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What To Use As Marsala Wine Substitute

Have you ever decided to make chicken marsala, veal marsala, or a marsala sauce? Here’s a marsala wine substitute list for you to look through, whether you don’t enjoy the taste or have an alcohol sensitivity, there are a few non-acholic options as well that you can select instead of marsala wine.

bottle of marsala wine on the counter

What is marsala wine?

Marsala wine is a fortified wine meaning it’s processed with an additional alcohol source (in this case, brandy) to produce a wine that has a higher alcohol content. Because of this, you’ll find any fortified wine to have more alcohol than standard wine. This wine can be used in savory dishes and sweet recipes, depending on the present flavor notes.

Chicken, rice dishes, and desserts like tiramisu are typical dishes that include marsala wine in them. This wine is not only used for cooking, but some people also enjoy drinking it as well. When used as a drink, you’ll find marsala wine typically consumed with cheese and crackers.

Marsala Wine varieties

There are multiple varieties of marsala wine available as well as different grades. You’ll find both sweet and dry marsala wines to purchase at the supermarket. The differences between these lie in taste and usage.

Dry marsala wines are used in savory dishes. This type of wine is known for having a more complex flavor. Beyond being used in risotto, it is also commonly drunk before meals to encourage hunger.

Sweet marsala wines have a more subtle and sweet flavor. These wines are what one would use when cooking desserts. You’ll find that more recipes call for dry Marsala than sweet Marsala wine, and it’s typically the default option chosen.

Besides being split into savory versus sweet, marsala wines are differentiated based on their color and age. The aging process affects both the taste and the amount of alcohol that is present in the wine.

Best Substitute For Marsala wine

1.Red Grape Juice

Red grape juice works as a substitute for marsala wine in dessert recipes. It does not have the complex flavors that Marsala wine provides. However, it does add both sweetness and a grape flavor to recipes.

Opt for red grape juice that is sweetened to provide a more similar flavor. If you only have unsweetened red grape juice on hand, you can add some sugar to it before incorporating it into your desserts.

You can also use red grape juice in savory recipes, though you’ll want to add vanilla extract and sherry vinegar as a way to match the dry Marsala taste more closely.

Cranberry juice can also be used as one of the Marsala wine substitutes if no red grape juice is available.

Red grape juice can be used without modifications (unless using an unsweetened version, as noted above), making it an easy alternative. With slight tweaks, this substitution works in most marsala wine dishes.

You’ll notice that red grape juice is missing many of the flavors that Marsala presents in recipes. It takes a few steps to create a somewhat similar taste when used in savory meals adding onto the recipe timeline.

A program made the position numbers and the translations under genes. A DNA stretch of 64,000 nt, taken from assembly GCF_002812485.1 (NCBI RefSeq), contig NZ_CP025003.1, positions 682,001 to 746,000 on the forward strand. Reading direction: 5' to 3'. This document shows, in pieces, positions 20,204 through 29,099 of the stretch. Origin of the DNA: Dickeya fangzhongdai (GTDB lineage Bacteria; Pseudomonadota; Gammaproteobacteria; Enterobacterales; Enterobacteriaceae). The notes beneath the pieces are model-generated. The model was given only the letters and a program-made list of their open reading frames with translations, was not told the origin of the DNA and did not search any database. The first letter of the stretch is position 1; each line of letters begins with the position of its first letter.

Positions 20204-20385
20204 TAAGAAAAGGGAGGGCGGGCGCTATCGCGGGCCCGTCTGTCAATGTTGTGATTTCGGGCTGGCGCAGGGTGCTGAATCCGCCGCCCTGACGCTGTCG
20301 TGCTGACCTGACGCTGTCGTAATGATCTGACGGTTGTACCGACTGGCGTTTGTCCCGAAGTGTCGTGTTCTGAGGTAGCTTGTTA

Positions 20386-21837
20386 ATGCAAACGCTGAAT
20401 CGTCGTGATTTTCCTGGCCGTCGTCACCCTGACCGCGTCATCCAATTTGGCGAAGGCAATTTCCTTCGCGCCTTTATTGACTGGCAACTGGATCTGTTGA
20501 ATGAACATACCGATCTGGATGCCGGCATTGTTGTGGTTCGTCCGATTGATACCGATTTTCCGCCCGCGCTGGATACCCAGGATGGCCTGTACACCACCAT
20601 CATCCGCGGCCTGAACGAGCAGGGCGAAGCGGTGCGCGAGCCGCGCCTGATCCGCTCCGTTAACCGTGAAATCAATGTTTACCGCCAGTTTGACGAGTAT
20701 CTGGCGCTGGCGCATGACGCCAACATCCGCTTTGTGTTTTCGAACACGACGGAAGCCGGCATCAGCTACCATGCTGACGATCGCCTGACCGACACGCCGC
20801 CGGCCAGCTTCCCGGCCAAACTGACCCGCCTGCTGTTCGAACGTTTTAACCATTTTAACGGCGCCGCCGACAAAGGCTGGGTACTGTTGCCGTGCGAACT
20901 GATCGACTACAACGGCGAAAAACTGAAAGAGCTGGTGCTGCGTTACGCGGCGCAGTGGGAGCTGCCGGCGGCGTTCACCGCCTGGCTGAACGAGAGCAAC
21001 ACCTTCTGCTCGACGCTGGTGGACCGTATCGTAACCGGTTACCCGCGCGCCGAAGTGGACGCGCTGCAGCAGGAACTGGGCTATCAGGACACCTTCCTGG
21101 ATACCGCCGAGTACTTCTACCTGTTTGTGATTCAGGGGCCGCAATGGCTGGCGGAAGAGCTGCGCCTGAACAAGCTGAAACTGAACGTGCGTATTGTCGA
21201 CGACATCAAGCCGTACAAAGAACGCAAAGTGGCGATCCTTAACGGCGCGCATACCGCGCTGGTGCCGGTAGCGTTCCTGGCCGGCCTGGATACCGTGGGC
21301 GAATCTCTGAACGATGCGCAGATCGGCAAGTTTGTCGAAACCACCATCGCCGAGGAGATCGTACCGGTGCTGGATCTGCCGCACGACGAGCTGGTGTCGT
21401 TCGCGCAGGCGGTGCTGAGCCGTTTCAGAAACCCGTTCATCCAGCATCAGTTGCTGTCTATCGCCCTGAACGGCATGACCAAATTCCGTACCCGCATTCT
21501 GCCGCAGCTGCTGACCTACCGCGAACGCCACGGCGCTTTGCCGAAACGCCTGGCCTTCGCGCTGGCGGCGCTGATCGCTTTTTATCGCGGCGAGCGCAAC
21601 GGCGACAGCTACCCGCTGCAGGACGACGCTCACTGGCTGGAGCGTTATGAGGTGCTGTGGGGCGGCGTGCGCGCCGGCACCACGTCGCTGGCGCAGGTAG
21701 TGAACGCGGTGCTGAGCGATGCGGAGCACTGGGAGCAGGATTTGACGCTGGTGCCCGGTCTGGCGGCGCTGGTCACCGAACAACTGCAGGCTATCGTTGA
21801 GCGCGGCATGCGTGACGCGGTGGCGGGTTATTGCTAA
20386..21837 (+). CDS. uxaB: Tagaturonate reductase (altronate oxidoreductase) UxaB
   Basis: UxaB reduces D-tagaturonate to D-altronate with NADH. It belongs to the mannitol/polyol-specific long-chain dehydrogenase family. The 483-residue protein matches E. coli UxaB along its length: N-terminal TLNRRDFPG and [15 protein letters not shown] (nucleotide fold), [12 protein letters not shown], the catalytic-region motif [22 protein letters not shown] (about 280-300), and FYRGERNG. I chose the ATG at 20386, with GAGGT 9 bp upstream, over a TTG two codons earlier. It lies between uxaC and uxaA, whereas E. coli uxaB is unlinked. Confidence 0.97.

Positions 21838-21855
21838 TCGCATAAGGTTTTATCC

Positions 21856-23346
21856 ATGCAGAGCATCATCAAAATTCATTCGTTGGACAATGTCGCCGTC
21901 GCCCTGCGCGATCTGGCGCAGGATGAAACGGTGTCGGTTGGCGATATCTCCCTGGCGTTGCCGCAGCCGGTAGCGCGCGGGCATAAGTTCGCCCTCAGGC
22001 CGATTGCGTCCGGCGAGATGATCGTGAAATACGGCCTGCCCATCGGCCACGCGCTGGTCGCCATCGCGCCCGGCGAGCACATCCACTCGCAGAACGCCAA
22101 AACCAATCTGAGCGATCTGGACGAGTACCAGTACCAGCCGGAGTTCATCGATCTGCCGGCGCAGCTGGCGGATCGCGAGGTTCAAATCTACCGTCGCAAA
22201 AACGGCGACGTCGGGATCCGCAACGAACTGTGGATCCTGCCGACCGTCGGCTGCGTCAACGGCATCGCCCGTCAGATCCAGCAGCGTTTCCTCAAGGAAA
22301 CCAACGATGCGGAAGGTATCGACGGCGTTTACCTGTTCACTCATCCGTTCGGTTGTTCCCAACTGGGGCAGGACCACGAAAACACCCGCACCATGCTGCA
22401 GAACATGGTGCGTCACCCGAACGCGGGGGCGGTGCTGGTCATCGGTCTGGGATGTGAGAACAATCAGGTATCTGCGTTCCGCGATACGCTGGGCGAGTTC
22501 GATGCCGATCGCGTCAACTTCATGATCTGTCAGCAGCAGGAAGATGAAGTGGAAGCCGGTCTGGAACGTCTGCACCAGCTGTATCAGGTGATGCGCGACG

Cooking Tip:
Use a 1:1 ratio for flavoring your dishes.

2. Prunes + Balsamic Vinegar

In general, balsamic vinegar and dried sweet fruits work well as a sweet marsala wine substitute. The vinegar adds some complexity to the taste, while the dried fruit, in this case, prunes, adds sweetness and additional flavor.

Using this option as a swap entails additional steps. You will need to simmer the fruit, strain it, and add in the balsamic vinegar. It can take a while for the fruit to soften so that you will need more patience and time for this option.

Use prunes and balsamic vinegar both for sweet and savory recipes. While the flavor does not match perfectly, it does provide a more similar taste to Marsala than red grape juice.

As noted above, this swap does add time to the recipe. If you’re in a rush, this is not the best ingredient substitution for you. The flavor profile, while similar, does vary from Marsala wine which may be noticeable in certain dishes.

Cooking Tip:
Substitute Marsala by using a 1:1 ratio of this mixture.

3. White Grape Juice + Sherry Vinegar

White grape juice and sherry vinegar also work as a Marsala wine alternative. The taste will differ as Marsala uses red grapes, and it lacks the additional flavors that Marsala provides.

Similar to red grape juice, white grape juice can be used both in savory and sweet recipes. Use the same rule as above – white grape juice alone for desserts and white grape juice with sherry vinegar when you’re recreating items like risotto.

White grape juice and sherry vinegar are easy to find in supermarkets. Or, you may already have both ingredients at home. Either way, they are easily accessible. This option is versatile and can be used in most recipes that call for masala wine.

The final flavor of any dish that uses this combo will vary from the original dish. The color of your dish will be lighter as well since the juice mellows the color of the sherry vinegar.

Cooking Tip:
Mix 2 tablespoons of sherry vinegar together with ¼ cup of white grape juice. Use this ratio for ¼ cup of marsala wine in your favorite recipes.

4. Chicken Stock

Chicken stock is the most accessible marsala substitute. It can be purchased directly from the grocery store and is readily available. Stock is best used in soups and stews, where you would include Marsala wine.

Of course, you can make your homemade version so that you can add your favorite seasonings. However, store-bought will be sufficient for tasty recipes. There is a flavor difference as stock does not have vanilla, tobacco, or brown sugar notes. You can add a dash of balsamic vinegar to this swap to adjust the taste slightly.

If your stock is missing some flavor, you can add additional seasoning like marjoram, black pepper, and celery seed.

Using chicken stock as a substitution saves time – it’s quicker than some of the other listed options as a replacement for Marsala. Stock is easy to find in grocery stores and naturally has a slight sweetness when carrots are included. It also adds a good amount of flavor to the recipes.

This option can not be used in dessert recipes, so you’ll need to use another option if you plan to do any baking. Chicken stock does not match the taste of Marsala and lacks many of the flavor notes present.

Cooking Tip: